For women who are getting indigestion or heartburn during pregnancy, a step up from a pregnancy body pillow is the MedCline Reflux Relief System. Originally developed by Dr. Carl Melcher, who had been diagnosed with Barrett’s Esophagus, suffers from acid reflux, and was not finding symptom relief with any of the traditional solutions, the Reflux Relief System combines a specially designed wedge pillow with a body pillow for enhanced comfort.

The Reflux Relief System is well worth the price tag, as the symptom relief potential is clinically verified and can be well worth it. In a 2015 study, clinicians found that the system significantly decreased reflux symptoms and that 91% of patients continued to use their system after 3 months. Another 2015 study, specifically researched the impact on acid reflux during pregnancy and found that the MedCline Reflux Relief System produced significant symptom relief.

In other words, positioning therapy can truly make your pregnancy experience much better, less painful, and more comfortable. And it’s natural relief, without recourse to medication. What’s great about the MedCline is that it comes both with the positioning device — the wedge — and the body pillow, giving you a lot of value and a pillow that you’re likely to continue using beyond the pregnancy.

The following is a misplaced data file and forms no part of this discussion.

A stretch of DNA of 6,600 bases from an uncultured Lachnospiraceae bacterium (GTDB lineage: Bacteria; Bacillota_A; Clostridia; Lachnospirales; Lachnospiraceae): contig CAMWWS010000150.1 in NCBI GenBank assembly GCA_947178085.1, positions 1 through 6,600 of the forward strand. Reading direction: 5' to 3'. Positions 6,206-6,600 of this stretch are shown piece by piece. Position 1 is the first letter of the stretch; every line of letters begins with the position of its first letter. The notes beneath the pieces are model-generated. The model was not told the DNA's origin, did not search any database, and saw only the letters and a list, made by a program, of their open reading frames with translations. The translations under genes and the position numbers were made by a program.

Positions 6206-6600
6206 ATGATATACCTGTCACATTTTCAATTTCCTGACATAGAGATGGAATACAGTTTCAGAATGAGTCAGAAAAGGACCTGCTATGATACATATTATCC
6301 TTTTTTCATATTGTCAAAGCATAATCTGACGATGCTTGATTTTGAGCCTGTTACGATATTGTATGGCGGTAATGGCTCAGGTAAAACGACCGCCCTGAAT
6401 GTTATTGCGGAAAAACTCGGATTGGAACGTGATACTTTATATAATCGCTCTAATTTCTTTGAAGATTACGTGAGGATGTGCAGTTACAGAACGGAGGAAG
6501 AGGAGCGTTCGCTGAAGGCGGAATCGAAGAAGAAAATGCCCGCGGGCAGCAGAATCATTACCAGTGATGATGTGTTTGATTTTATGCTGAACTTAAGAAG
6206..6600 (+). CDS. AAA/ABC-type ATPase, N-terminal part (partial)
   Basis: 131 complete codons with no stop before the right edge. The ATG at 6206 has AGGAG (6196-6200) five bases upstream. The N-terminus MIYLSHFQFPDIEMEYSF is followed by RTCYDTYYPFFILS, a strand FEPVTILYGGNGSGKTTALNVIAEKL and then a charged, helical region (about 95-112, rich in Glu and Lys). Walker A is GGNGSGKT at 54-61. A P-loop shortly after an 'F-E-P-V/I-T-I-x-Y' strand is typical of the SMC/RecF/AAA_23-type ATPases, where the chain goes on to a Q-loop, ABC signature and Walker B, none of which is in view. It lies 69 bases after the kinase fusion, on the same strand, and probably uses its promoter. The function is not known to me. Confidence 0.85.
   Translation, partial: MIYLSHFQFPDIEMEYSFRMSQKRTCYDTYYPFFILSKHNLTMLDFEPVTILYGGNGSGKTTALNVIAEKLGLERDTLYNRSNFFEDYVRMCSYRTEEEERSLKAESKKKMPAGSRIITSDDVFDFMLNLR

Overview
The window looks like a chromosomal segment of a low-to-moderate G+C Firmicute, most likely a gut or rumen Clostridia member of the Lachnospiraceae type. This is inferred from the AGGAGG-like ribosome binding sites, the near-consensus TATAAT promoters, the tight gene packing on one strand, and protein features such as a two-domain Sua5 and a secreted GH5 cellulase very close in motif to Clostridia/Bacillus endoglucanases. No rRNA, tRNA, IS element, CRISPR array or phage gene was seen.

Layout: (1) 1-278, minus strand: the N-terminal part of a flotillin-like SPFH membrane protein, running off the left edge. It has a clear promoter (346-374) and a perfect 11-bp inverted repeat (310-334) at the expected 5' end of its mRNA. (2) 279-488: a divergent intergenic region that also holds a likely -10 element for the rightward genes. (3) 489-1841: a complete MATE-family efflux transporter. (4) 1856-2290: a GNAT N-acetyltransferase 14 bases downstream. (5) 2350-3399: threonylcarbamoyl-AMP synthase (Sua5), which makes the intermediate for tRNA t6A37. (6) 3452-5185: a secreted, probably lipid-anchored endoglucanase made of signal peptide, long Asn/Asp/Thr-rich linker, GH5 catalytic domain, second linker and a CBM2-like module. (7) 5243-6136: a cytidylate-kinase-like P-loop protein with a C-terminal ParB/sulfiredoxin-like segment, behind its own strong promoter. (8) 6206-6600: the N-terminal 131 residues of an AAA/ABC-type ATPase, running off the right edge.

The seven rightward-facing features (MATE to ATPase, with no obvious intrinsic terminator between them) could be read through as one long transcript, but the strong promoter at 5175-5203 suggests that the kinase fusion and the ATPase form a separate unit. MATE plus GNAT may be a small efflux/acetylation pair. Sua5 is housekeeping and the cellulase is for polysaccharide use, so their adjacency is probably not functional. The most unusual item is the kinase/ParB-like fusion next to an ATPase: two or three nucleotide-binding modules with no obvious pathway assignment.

Change Your Diet

Much of the research on indigestion and heartburn during pregnancy focuses on the effects of diet on your symptoms. The American College of Gastroenterology makes a number of diet-related recommendations:

  • Eat smaller meals
  • Avoid eating before going to bed
  • Relatedly, don’t lie down (to take a nap) after eating
  • Avoid greasy, spicy, and acidic foods

Similarly, the British NHS recommends cutting down on caffeine, as well as on fatty and acidic foods.

Rather than focus on a lists of “don’ts” or “avoids,” my partner and I found it easier to focus on a list of do’s:

  • Eat more fruits and vegetables, which are loaded with fiber and other minerals.
  • Starchy foods like bread, rice, pasta, and potatoes are great. According to the NHS, starches should make up about 30 percent of a pregnant woman’s diet.
  • Although not all seafood is good for you, eating protein like shrimp, salmon, mackerel, or chicken is good for you and the baby.
  • Drink a lot of milk and each calcium-rich foods.

As you can see, a healthy diet during pregnancy is not necessarily super restrictive. It’s full of yummy foods like bread and pasta, so finding a balance between healthy and savory is not quite as daunting as it first seems.